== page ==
Saturday, March 31, 2007


TRAVELING by subway in Los Angeles involves a kind of magical thinking. To get the most out of the city's Metro Rail system, you need an open mind but also blind optimism. It's not simply that Angeleno life has been literally mapped out around cars and that commuting by subway in these parts is viewed as an alternative lifestyle decision even more radical than driving a Prius. It's that to travel beneath a city regularly wracked by earthquakes — even in an era when gas prices have soared above $3 a gallon — demands considerable faith that the Big One isn't going to hit. Then there's the art. Since 1989, the Metropolitan Transit Authority has earmarked one-half of 1% of all rail construction costs toward the creation of original, site-specific artwork. So now, from Pasadena to the South Bay, Watts to North Hollywood, the MTA displays a trove of museum-worthy modern art pieces and installations at its Metro Rail stops. In the daily hustle and flow of millions of straphangers, however, much of it remains hidden in plain sight. Which is a shame, because as public arts initiatives go, Metro Rail's is world class. Put another way, the transit system — as opposed to the places the trains take you — has evolved into a cultural destination in and of itself. "Most of the folks who take our tours have never been in our system before," says MTA public art officer Jeffrey Mohr. "After that they're surprised that there's art work in there. And from there, they can't believe the scope of it." Much MTA-sanctioned artwork reflects the Southland's ethnic diversity; stylized images of Mexican American pachucos, Gold Rush-era Chinese laborers and black civil rights demonstrators are linked via underground (and aboveground) railroad. Moreover, the art often provides a meta-narrative commentary about aboveground goings-on. To wit: Daniel Martinez's "For Your Intellectual Entertainment," a sculpture at the Green Line's El Segundo/Nash station, features a 30-foot-tall wire-mesh hand rising between the tracks, poised to launch a massive "paper airplane" made out of metal — a metaphorical nod to defense and aerospace plants located nearby. The only thing left to do is ride the rails. For a $3 all-day fare, art appreciators can have an enriching cultural experience that is at once totally L.A. and totally unique in a city where public life and public transportation have never been particularly cherished. A glimpse of what awaits you. CIVIC CENTER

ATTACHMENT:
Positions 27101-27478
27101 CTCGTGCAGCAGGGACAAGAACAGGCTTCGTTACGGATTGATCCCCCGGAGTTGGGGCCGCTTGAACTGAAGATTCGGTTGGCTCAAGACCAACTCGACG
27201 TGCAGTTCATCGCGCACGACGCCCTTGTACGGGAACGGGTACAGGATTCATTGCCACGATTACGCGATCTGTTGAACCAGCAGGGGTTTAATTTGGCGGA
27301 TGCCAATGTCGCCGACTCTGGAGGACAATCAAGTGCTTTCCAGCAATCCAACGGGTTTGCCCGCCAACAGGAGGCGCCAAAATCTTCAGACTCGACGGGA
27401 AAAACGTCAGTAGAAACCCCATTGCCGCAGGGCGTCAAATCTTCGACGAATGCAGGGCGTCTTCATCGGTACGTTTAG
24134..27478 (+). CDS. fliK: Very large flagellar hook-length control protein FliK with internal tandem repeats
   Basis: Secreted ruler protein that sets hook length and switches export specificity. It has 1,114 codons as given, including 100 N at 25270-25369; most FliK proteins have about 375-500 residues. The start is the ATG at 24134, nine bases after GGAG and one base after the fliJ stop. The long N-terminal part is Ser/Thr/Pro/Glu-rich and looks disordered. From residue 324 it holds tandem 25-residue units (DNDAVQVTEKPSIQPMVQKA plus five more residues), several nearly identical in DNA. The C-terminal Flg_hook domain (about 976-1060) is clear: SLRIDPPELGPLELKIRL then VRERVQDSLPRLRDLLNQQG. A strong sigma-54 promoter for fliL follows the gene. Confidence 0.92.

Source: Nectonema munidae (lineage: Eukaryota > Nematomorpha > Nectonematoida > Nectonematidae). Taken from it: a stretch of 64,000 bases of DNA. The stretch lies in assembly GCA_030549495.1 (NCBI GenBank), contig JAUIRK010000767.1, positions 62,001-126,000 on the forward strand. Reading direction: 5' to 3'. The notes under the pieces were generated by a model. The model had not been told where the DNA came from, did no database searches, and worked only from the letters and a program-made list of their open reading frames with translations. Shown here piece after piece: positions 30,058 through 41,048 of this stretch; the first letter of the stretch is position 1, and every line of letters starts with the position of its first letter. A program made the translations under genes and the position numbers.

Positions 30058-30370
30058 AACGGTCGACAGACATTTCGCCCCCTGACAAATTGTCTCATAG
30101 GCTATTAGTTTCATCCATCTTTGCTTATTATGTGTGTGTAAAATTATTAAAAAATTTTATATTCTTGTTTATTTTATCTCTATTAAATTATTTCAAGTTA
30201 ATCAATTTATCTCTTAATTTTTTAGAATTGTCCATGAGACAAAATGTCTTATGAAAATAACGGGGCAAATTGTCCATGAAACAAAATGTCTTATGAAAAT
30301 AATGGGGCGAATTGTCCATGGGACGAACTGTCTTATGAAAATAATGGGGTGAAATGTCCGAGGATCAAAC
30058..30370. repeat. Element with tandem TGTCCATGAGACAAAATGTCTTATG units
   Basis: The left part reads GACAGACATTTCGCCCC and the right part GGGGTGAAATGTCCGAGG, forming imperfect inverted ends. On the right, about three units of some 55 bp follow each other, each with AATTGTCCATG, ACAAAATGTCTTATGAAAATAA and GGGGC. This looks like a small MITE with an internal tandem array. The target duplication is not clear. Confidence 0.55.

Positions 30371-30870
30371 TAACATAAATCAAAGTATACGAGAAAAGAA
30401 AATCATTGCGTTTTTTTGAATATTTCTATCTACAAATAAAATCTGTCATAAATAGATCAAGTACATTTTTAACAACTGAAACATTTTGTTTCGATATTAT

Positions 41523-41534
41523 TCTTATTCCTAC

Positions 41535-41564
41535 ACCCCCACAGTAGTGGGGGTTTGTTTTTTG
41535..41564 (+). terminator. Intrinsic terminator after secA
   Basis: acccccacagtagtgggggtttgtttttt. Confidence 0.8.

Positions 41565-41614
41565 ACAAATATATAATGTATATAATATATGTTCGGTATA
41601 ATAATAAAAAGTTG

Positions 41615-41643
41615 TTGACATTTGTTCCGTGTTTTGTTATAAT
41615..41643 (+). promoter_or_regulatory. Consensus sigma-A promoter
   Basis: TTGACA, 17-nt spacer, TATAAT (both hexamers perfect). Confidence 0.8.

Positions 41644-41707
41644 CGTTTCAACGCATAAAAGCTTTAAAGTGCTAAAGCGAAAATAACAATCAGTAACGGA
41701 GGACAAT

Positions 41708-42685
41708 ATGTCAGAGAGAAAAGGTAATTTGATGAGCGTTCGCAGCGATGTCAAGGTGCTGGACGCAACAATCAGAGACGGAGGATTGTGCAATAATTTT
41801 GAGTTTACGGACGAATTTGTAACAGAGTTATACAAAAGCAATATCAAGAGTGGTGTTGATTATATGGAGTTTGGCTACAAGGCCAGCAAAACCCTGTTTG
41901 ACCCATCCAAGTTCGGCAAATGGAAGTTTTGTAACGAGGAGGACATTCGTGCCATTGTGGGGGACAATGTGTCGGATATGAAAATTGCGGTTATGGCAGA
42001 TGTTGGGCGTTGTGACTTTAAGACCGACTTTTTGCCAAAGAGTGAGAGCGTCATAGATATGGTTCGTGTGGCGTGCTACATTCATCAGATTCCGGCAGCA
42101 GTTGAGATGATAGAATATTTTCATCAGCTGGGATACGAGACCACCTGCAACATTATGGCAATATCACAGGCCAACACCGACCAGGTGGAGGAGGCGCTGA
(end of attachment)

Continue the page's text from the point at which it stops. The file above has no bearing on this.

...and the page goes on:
They float silently, swayed by gusts of wind from passing trains near the ceiling of this Red Line station — six life-size fiberglass figures that constitute Jonathan Borofsky's installation sculpture "I Dreamed I Could Fly." Arms and legs splayed outward in cowabunga posture, the statues — all of them male, barefoot and clad in jeans and T-shirts — were inspired by the artist's recurring dreams of flight. They also recall suicide jumpers, however, creating a somewhat jarring juxtaposition viewed alongside the subway. 7TH STREET / METRO

Descending by escalator from the Hope Street entrance, a ceramic triptych calls attention to the passenger's allegorical journey underground. Titled "Heaven to Earth," by Roberto Gil de Montes, it transposes figurative images that are, by turns, heavenly, earthly and womb-like: a morning glory vine wrapped around a cane, a bird silhouetted by sunset, a lush garden. Deeper down, a set of seven light boxes created by artist Sam Erenberg line the wall on the westbound platform. Each box features someone holding or contemplating a book — hence the piece's title, "The Complete Works of Roland Barthes." Again, the meta-narrative thing comes into play: It's part of an ongoing temporary installation series in which artist commissions reconsider subway commuters' cherished pastime. No, not the iPod — reading. CHINATOWN

Both Chavez Ravine and Chung King Road's pagoda roofs and fluttering paper lanterns are clearly visible from the open-air 33-foot-high platform of the Gold Line's Chinatown station. But then, the red, gold and green station is no slouch in the pagoda department, boasting its own curving pagoda-style roof on the passenger platform — a tribute to the Chinese workers who helped build America's railroads in the 1800s. At the station, artist Chusien Chang created four benches meant to reflect the changing face of Chinatown's community. But the station's must-see holding is the artist's granite "I Ching" dial. Sixteen feet in diameter, the piece (titled "The Wheels of Change") contains a magnetic compass radiating 64 hexagrams, detailing what the "I Ching" (a 3,000-year-old Chinese philosophical text) puts forth as the 64 states of the human condition. HOLLYWOOD / VINE